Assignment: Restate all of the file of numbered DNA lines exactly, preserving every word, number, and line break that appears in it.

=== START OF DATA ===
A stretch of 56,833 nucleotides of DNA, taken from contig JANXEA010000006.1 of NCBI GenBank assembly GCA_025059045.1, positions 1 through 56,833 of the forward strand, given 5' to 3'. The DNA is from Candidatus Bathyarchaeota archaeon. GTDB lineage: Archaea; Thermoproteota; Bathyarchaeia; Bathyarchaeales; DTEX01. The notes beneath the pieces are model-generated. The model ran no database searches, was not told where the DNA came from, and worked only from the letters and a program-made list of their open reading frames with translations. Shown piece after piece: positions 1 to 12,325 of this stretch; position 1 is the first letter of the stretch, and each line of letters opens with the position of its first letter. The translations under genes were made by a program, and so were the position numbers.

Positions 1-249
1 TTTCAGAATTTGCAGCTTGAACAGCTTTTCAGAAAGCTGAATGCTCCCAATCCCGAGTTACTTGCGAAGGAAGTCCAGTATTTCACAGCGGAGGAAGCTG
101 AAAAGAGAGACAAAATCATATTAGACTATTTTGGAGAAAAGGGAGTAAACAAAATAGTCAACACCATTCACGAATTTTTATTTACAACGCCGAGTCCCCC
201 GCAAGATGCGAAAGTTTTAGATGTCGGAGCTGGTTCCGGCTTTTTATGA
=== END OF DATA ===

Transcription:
A stretch of 56,833 nucleotides of DNA, taken from contig JANXEA010000006.1 of NCBI GenBank assembly GCA_025059045.1, positions 1 through 56,833 of the forward strand, given 5' to 3'. The DNA is from Candidatus Bathyarchaeota archaeon. GTDB lineage: Archaea; Thermoproteota; Bathyarchaeia; Bathyarchaeales; DTEX01. The notes beneath the pieces are model-generated. The model ran no database searches, was not told where the DNA came from, and worked only from the letters and a program-made list of their open reading frames with translations. Shown piece after piece: positions 1 to 12,325 of this stretch; position 1 is the first letter of the stretch, and each line of letters opens with the position of its first letter. The translations under genes were made by a program, and so were the position numbers.

Positions 1-249
1 TTTCAGAATTTGCAGCTTGAACAGCTTTTCAGAAAGCTGAATGCTCCCAATCCCGAGTTACTTGCGAAGGAAGTCCAGTATTTCACAGCGGAGGAAGCTG
101 AAAAGAGAGACAAAATCATATTAGACTATTTTGGAGAAAAGGGAGTAAACAAAATAGTCAACACCATTCACGAATTTTTATTTACAACGCCGAGTCCCCC
201 GCAAGATGCGAAAGTTTTAGATGTCGGAGCTGGTTCCGGCTTTTTATGA